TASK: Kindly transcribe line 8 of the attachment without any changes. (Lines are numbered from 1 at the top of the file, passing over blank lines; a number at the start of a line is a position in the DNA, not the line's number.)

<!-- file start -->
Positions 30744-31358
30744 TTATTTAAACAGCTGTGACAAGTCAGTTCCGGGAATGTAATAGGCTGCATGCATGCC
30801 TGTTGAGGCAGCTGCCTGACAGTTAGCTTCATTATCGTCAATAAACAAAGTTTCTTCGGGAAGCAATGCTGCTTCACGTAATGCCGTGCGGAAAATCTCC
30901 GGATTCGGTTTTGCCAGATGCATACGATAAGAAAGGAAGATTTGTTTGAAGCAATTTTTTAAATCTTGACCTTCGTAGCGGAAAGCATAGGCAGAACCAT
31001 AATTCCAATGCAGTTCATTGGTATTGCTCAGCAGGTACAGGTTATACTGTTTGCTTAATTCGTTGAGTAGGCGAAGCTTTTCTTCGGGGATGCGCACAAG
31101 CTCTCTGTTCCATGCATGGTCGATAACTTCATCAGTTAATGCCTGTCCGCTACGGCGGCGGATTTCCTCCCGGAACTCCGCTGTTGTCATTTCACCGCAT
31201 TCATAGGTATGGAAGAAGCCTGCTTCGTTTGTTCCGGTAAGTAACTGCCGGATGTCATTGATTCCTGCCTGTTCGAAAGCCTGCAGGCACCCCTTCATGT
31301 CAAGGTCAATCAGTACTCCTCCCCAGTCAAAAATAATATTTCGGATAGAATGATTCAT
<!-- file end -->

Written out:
31301 CAAGGTCAATCAGTACTCCTCCCCAGTCAAAAATAATATTTCGGATAGAATGATTCAT